And in a relationship, you “high maintenance” diva, you may be the girl who asks for what she needs, and tries to give what’s needed in return. Standing up for yourself shouldn’t be critiqued. Knowing what you want shouldn’t be criticized. Having the capability to put up an assertive and equal fight for what you believe in shouldn’t be discarded. What man would get in trouble for those three things?
Being “high maintenance” needs to stop being given the negative connotation that it’s usually given. “High maintenance” is not synonymous for “demanding,” “hard to please,” “self-absorbed,” “materialistic,” “radical,” “too much to handle,” or any of the other things that we love to label the women who don’t fit in with society’s expectations of what women should want and what they can dare to ask for.
The two terms come about because a “high maintenance” girl is supposed to be tougher to date and more dramatic to be with than a “low maintenance” girl. Why isn’t the distinction made with men? Why can they choose within a spectrum of mindsets in regards to what they need out of a relationship, while we are stuck with a dichotomy? Stop the madness.
Realize that just because one person seems to need less than someone else does not mean that they actually do need less. Or that it will be easier to give them that “less.” If one girl doesn’t seem to need as much as another, that doesn’t make her “easier,” “simpler,” “better” or “lesser.” If one girl seems to need more than another, it doesn’t make her “tougher,” “more complicated,” or any more or less “worth it.” They’re both human beings. They’re both going to need things; and they’re both going to need those things just as passionately and intensely. The things that they need are different, not “high” or “low.” The things that they need are different, not “simple” or “complicated.” Don’t insult either of them by calling them these things. Stop, society, just stop.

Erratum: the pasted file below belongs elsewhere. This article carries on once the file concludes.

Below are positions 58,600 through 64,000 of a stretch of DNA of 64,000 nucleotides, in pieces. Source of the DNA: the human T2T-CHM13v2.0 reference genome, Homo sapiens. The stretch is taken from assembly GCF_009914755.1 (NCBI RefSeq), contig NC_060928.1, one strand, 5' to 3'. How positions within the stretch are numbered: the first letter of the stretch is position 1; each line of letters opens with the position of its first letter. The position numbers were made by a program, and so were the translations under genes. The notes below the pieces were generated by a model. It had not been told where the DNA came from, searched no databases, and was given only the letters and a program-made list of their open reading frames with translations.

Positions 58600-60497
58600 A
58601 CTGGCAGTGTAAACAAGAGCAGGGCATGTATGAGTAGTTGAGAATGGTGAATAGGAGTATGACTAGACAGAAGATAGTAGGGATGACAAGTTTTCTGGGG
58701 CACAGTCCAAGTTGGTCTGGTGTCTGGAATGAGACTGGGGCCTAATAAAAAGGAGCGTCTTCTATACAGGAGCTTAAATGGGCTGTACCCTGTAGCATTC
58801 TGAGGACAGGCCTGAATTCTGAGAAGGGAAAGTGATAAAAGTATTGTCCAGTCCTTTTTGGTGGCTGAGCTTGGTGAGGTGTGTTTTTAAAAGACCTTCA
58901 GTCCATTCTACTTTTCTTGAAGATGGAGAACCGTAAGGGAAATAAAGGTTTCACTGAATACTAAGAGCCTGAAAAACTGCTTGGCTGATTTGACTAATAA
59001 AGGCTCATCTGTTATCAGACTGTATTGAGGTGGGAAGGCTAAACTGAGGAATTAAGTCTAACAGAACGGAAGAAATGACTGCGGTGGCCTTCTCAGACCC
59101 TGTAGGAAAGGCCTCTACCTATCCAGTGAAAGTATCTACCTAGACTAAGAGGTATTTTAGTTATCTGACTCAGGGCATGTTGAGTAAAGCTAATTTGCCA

Stop degrading the girl who won’t live a small life. Stop blaming the girl who won’t live a simple life. Stop fearing the girl who decides to be her own definition of small and big, and simple or complicated. Stop being threatened by the girl who understands that there is absolutely nothing wrong with doing that. Stop berating the girl who knows what she wants and gets what she wants. Stop running from the girl who will raise her standards with no fucks left if things don’t work out the way she wants them to. Perhaps this is personal, but she is no more and no less than the other human beings who find joy in the simple and the easy.
And in the converse, don’t you dare patronize someone for the simplicity of their desires. Don’t undermine this simple girl as somehow being less of a threat to your equanimity, or less driven in her success. Don’t underestimate how capable, dangerous, and discerning she too can be. Don’t make the error of imagining that she won’t see exactly what you are and aren’t willing to give at some point in time. Stop seeing the “low maintenance” girl as needing less from you when she needs exactly the same amount of validation that you or any other human being needs. Wake up, society. Grow up.
The world is every human being’s oyster, whether we choose to find comfort in its crevices, freedom in running wild through its expanse, or success in gravitating towards the precious pearl in its center. There’s no one way to live life, so if you want it to be infinitesimal or enormous, then go make it so while “maintaining” yourself in any way that you want to.